Carrying on the work of Dr. Frankl, Dr. Barnes incorporated Logotherapy into his own practice. Dr. Barnes told a story of a woman who had come to him for counseling after the death of her daughter, Sally.

One day before Sally’s fourth birthday, she was run over by a car. The mother heard it happen from inside the house. She ran outside only to see her little girl lying on the ground bleeding from her eyes, nose, mouth, and ears. As she held Sally in her arms, the little girl died.

The mother came to Dr. Barnes for help because she could not get the picture of her daughter’s bleeding body out of her mind. “I see her suffering image when I close my eyes to go to sleep and when I wake in the morning. I held Sally in my arms. She couldn’t talk, but she was still breathing. Sally’s eyes looked directly into mine. I see them still — I see her bleeding body. Why did I have to see her die? Why me? Please help me,” she said, sobbing.

Dr. Barnes lovingly responded to her, “I am so sorry your precious little girl is dead. I am so sorry for your pain. But I am so thankful it was you who held your little girl in your arms in her last moments of earthly life. As she closed her eyes to this earthly experience, her last vision was not of a stranger holding her, but of her loving mother. And when she next opened her eyes, her vision was of her heavenly Father who loves her so very much, as well.”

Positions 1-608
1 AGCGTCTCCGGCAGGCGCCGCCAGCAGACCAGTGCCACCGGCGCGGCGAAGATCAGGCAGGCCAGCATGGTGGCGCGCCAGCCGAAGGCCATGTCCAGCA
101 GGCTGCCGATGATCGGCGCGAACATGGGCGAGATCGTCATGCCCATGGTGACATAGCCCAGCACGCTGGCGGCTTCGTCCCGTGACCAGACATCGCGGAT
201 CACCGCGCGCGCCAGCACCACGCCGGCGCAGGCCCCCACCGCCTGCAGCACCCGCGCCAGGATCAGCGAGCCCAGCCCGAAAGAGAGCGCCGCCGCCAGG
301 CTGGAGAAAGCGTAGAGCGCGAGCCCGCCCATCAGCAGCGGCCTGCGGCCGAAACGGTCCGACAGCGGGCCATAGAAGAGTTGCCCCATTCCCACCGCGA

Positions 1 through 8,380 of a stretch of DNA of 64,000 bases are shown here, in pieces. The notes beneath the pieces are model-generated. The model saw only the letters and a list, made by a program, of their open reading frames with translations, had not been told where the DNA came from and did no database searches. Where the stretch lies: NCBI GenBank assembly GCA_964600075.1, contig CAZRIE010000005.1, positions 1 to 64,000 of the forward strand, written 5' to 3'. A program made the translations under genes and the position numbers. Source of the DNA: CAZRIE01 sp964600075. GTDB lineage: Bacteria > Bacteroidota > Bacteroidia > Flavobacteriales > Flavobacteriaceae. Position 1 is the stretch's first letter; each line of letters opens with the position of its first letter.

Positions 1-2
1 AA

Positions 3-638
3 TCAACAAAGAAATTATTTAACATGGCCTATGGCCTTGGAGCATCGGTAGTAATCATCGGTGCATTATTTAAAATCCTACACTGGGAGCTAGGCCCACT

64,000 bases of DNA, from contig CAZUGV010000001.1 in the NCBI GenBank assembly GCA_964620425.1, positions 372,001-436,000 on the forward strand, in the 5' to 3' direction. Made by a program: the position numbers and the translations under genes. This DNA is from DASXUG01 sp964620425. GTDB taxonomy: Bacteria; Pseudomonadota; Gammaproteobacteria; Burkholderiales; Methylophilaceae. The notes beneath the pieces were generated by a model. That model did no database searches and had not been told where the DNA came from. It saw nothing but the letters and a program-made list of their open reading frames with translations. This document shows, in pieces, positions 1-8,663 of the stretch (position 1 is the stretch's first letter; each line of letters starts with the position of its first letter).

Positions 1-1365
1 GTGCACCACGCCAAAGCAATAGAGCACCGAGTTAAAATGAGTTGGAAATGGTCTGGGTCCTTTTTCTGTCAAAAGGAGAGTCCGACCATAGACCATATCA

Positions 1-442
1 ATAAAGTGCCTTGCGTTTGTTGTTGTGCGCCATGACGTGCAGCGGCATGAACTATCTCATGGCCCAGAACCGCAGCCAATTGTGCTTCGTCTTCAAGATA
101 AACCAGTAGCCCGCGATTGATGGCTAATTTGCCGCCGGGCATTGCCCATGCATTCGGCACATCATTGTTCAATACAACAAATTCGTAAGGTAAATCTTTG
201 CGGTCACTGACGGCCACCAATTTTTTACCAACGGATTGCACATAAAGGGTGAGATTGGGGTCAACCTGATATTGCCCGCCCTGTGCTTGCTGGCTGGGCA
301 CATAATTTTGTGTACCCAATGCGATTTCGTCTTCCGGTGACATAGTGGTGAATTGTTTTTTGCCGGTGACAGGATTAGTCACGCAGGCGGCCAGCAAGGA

The mother, in tears, was so grateful for this change in perception. She was freed from the pain and suffering of her mind. She had experienced freedom at last.

“Between stimulus and response there is a space. In that space is our power to choose our response. In our response lies our growth and our freedom.” — Viktor Frankl

Freedom dawns on our minds the moment we remember, “His [God’s] care for me is infinite, and is with me forever.” (Lesson 58) Between the problem and our response lies the space where our freedom is found — it is God’s infinite love.

God loves and cares for us and only wants our peace. As we recognize the choice is ours to know His Answer, we become willing to allow His vision to be given us through the Holy Spirit. He will guide us as to how we might extend His healing answer to a world crying out with pain and suffering. Freedom is a choice. Let us choose “the light of Heaven for the darkness of the world.” (Lesson 190)